When Dogs Do the Adopting...  

Posted by — Kim in , , , , , , , , , , ,

Here are some sweet pictures that I thought I would share...hope you like them as much as I do! –Kim
A Beagle and Fawn
Could you imagine coming home from work to find this tiny creature napping on your couch with your dog?
The fawn followed this beagle home – right through the doggie door – in the Bittinger, Maryland area. The owner came home to find the visitor had made himself right at home.

A Ridgeback and Fawn
A woman found a fawn under her step (they think the doe might have been hit by a car).... Her Rhodesian Ridgeback is helping to look after it.
The family named the fawn Bella. When she regains her strength (she was not in good shape when the family found her), they plan to send her to some friends who raised two orphan deer and released them to the wild. Right now, she is being bottle fed.
Their dog Hogan has basically taken over. The fawn even shares Hogan's bed.

A Ridgeback and Panther!
At the Belgrade Zoo in Serbia, a two-week-old panther cub has been adopted by Kimba, a Rhodesian Ridgeback, after being rejected by it's birth mother. The cub has successfully intergrated into the litter of eight, but requires some help to compete with the more powerful puppies.
The birth mother cat has killed all her offspring since 1999, possibly because she was traumatised by the sound of NATO bombs during airstrikes in the Serbian capital intended to stop former President Slobodan Milosevic's crackdown against ethnic Albanian separatists in 1999.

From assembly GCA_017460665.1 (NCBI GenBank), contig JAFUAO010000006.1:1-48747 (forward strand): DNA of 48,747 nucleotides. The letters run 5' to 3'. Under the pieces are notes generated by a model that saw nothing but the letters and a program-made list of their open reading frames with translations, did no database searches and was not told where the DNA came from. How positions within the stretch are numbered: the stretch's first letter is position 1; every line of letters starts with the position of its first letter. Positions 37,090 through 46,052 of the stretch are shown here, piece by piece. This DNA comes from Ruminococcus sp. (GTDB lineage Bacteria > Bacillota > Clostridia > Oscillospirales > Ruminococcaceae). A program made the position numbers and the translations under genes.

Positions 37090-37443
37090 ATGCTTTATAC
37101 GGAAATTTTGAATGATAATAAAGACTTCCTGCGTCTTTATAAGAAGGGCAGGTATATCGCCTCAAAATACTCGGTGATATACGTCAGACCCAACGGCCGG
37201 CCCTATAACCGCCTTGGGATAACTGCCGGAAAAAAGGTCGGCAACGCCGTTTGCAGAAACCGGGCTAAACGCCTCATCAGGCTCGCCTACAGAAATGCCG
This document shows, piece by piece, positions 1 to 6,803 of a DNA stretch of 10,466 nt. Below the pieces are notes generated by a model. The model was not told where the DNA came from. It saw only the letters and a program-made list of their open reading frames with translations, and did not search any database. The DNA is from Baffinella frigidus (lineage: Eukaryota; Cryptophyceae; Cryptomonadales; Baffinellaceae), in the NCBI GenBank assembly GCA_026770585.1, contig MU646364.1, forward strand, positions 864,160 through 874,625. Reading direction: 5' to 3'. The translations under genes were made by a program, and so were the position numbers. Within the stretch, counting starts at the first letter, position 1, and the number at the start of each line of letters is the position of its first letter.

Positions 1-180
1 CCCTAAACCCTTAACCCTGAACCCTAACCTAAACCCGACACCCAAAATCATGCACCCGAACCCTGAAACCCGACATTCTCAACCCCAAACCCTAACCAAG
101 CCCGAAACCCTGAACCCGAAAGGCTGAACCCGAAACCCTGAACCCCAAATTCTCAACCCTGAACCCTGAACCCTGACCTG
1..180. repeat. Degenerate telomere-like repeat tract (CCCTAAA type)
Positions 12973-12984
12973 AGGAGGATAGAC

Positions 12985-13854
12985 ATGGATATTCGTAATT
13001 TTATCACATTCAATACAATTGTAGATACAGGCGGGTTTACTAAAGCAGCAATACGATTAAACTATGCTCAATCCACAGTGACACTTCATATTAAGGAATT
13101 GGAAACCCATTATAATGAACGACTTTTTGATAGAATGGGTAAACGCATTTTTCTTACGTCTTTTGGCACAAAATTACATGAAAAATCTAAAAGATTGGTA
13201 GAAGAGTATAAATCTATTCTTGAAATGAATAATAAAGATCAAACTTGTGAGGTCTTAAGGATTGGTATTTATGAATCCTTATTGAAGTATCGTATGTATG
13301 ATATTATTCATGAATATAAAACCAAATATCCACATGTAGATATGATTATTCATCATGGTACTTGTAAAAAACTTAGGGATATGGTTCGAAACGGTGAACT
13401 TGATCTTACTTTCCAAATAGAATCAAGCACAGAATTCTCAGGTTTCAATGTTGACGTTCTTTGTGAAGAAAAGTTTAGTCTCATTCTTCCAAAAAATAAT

Under other circumstances, the canine mother and adopted cub would be mortal enemies. Rhodesian Ridgebacks are bred to hunt large cats.
"...we are sure that the panther cub will grow up with its new family despite their nature. That's why we decided to give her the name Milica, (sweet one)" said Vuk Bojovik, Director of Belgrade Zoo.

A Chihuahua and Litter of Squirrels
A Lake City, Florida family said its dog's maternal instinct kicked in when 10-year-old Mimi laid eyes on the baby squirrels.
Mimi took the motherless squirrels in as if they were her own. Their eyes are still closed, but their tails are a dead giveaway that Mimi's babies are squirrels – three females and one male. Derek Varnes, who works for a tree-cutting company, said he found the squirrels' nest last week on a downed limb. He gave the squirrels to his fiancee's mother, Jeanette Young.
"My 10-year-old Chihuahua would come and watch me and start whining and carrying on," Young said. "I thought she was going to eat them."
She said that when she eventually put the squirrels down, Mimi started licking them to clean them and then began nursing them. Young said although Mimi's last litter was born four years ago, the dog is still able to make enough milk to keep the baby squirrels full. Mimi doesn't venture far from her new little ones.
She credited maternal instinct for Mimi's behavior and said the dog is a better mom this time around than with her own puppies four years ago. She said a veterinarian told her as long as Mimi is able to feed the squirrels, the babies would continue to grow and be healthy.

This entry was posted on Friday, July 24, 2009 at Friday, July 24, 2009 and is filed under , , , , , , , , , , , . You can follow any responses to this entry through the comments feed .


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